The Three Dogmatic Principles Of Fingerprints

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Fingerprint is governed by three dogmatic principles which are recognized judicially by the different courts of the world: principle of constancy, principle of variation, and principle of infallibility.

Fingerprints are governed by three dogmatic principles which are recognized judicially by courts all over the world. These principles are based on facts.

What a Fingerprint is

Fingerprint is the impression made by the ridges on the inside of the first joint of the finger or thumb on any surface through the medium of sweats, inks or any ingredients capable of producing visibility. As a means of personal identification, its scope is embraced under the science of dactylography and its four allied subjects namely:

  • Dactyloscopy:  The study of the classification of fingerprint. It is derived from two Greek words, Dactylos which means a finger, and Skopein which means to examine.

Dactyloscopy is the procedure of personal identification based on the study and examination of the patterns that form arches, loops and whorls on the fingertips, the palms of the hands and the soles of the feet, as the method.

  • Poroscopy: The scientific examination or study of the sweat pores. It is the study of the configuration, size, and relative position of the pores in human skin, which are the external openings of the sebaceous and sweat glands. Together with dactyloscopy and palm print identification, it is used in Criminalistics for purposes of identification.

Poroscopy involves a comparative study of the pores visible in impressions left at the site of a crime and in the fingerprints of an identified person. It is performed when the impression left by the skin is not suitable for dactyloscopy.

  • Chiroscopy: The scientific examination or study of the palms of the hands. The palm of a hand is covered by minute ridges of skin called papillary or friction ridges separated by depressions known as furrows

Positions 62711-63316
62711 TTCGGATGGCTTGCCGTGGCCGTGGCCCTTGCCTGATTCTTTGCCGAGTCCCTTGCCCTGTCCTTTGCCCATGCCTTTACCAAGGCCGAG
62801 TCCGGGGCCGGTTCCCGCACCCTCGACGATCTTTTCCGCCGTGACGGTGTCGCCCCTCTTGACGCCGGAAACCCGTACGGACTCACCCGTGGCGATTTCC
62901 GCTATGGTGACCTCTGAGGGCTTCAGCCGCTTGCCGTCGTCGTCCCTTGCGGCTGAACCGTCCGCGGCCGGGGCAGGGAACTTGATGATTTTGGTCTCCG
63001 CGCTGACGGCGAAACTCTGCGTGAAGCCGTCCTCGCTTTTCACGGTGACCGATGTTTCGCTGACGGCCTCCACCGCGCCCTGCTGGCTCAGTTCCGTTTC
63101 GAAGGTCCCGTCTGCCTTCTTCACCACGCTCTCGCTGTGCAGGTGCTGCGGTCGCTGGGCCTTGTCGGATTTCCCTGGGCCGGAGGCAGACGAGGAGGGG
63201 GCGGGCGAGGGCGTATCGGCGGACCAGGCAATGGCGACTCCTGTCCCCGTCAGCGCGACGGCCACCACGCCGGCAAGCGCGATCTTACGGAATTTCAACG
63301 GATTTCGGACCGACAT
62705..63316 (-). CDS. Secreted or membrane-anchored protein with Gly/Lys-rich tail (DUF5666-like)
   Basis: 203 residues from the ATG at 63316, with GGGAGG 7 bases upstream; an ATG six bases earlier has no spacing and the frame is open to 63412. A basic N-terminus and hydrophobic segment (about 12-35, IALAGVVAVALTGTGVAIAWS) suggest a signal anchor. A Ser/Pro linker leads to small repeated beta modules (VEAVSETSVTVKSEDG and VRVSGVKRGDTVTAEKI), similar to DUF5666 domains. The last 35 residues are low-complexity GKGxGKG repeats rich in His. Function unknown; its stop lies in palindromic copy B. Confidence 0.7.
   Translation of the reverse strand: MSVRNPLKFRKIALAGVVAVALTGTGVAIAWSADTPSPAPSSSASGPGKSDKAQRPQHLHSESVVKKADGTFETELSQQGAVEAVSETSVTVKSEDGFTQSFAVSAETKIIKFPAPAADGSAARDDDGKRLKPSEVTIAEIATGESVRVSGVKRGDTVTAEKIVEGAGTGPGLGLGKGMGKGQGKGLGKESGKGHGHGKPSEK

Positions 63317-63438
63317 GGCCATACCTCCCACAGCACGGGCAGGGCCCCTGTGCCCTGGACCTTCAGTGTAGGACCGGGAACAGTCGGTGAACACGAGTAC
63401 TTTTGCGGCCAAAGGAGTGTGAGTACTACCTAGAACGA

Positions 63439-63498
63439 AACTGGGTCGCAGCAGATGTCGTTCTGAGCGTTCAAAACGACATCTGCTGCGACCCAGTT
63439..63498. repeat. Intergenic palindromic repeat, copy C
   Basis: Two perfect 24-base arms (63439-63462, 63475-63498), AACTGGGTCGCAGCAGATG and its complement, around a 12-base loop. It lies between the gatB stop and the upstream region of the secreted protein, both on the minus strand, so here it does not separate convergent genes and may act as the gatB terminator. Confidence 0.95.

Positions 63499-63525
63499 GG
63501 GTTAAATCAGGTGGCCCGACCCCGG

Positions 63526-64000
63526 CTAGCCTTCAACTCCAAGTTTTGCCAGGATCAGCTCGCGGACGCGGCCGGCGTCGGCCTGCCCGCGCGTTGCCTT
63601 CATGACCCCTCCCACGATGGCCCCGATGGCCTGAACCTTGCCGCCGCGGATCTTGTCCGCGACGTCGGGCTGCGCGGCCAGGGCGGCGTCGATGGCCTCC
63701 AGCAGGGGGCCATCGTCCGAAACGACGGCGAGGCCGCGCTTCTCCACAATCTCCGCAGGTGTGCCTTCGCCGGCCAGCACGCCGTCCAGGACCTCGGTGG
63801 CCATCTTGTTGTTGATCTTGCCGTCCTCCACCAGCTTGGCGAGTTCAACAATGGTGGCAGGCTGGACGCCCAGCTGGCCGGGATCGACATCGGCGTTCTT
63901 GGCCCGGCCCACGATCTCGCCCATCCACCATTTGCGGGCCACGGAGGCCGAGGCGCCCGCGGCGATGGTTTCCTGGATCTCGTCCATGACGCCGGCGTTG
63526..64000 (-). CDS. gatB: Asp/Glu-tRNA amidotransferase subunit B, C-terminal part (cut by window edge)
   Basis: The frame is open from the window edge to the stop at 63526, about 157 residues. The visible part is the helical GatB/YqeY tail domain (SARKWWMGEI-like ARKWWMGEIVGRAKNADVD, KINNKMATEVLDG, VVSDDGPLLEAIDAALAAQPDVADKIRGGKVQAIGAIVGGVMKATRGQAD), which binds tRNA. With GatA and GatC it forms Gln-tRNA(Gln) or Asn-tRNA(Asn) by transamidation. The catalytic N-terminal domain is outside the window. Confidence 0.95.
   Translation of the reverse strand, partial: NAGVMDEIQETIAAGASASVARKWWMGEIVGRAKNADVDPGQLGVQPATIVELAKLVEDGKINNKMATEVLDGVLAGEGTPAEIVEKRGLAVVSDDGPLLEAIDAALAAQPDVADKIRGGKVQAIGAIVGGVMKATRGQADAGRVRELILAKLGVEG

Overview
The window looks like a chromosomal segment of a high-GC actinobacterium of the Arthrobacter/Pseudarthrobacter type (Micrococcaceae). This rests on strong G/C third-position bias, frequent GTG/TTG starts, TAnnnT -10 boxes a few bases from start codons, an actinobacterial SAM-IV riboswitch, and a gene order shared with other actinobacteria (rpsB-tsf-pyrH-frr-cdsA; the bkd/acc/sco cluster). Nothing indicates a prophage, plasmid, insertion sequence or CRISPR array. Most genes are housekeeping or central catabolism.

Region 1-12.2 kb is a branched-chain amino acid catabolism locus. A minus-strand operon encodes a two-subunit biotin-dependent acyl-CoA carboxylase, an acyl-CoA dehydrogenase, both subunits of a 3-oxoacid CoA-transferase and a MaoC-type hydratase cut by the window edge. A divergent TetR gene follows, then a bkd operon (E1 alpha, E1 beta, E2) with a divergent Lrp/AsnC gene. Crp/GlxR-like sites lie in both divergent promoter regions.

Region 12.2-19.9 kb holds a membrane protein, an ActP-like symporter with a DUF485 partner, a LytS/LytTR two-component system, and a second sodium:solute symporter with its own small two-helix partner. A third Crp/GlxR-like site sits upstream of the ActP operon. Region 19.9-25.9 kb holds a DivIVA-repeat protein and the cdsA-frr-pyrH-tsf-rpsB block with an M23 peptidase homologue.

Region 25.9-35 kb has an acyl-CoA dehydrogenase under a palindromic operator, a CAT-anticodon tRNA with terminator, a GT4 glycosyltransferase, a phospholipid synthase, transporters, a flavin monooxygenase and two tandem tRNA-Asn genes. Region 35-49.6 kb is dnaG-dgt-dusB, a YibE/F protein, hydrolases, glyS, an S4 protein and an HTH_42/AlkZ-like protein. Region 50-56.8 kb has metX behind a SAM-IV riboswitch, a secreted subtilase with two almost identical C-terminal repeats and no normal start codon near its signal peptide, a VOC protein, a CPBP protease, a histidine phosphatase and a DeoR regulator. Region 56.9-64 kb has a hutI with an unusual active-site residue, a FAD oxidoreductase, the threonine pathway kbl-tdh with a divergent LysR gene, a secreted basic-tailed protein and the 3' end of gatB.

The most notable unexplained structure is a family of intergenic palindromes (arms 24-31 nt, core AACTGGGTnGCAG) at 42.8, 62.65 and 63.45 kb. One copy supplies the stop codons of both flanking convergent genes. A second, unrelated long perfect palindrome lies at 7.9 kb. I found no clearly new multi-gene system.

• Podoscopy:  The scientific examination or study of the soles of the feet. "A term coined by Wentworth and Wilder as a possible word, if ever needed, referring to the study of the soles."

Principles governing the study of fingerprints

1. The principle of constancy

A fingerprint will remain unchanged during an individual's lifetime.

The papillary ridges are immutable, perennial or individual from the beginning of the third month of the embryonic period until the decomposition sets in after death.

The ridges on the grasping surfaces of hands and on the soles of feet are present at birth and remain unchanged for life except for size as growth occurs. They may be obscured by deep tissue damage that causes scarring, like burns for example. However these scars may also be useful as points of identification.


2. The principle of variation

No two fingerprints of different persons or the neighboring finger of the same person have ever been found to be identical in all respects.

A fingerprint is an individual characteristic, and as of yet no two prints have been found to possess identical ridge characteristics.

“In the 90 years since fingerprinting was generally introduced, out of the millions of sets of prints that have been taken, no two individuals have been found to have the same fingerprints.”

Even identical twin brothers through fingerprint comparison can be identified as two different people as has been shown by an investigation in 1903 made upon two men who looked exactly alike per prison records of the U. S. Penitentiary at Leavenworth, Kansas

3. The principle of infallibility.

Forged fingerprints can be distinguished from genuine fingerprints.

    Genuine fingerprint                                   Forged fingerprint

1. Ridges are life-like                                   1. Ridges are sharp

2. The sweat pores dotting the                    2. Sweat pores dot the ridges

   ridges are well defined                                 and are noticeably absent

   and visible

"Of all the methods of identification, fingerprinting alone has proved to be both infallible and feasible. Its superiority over the older methods has been demonstrated time after time. To date, the fingerprints of no two individuals have been found to be identical." (J. E. Hoover)


1. Notes on Personal Identification by L. V. Balboa, 1987



1 comment

James R. Coffey
Posted on Nov 28, 2010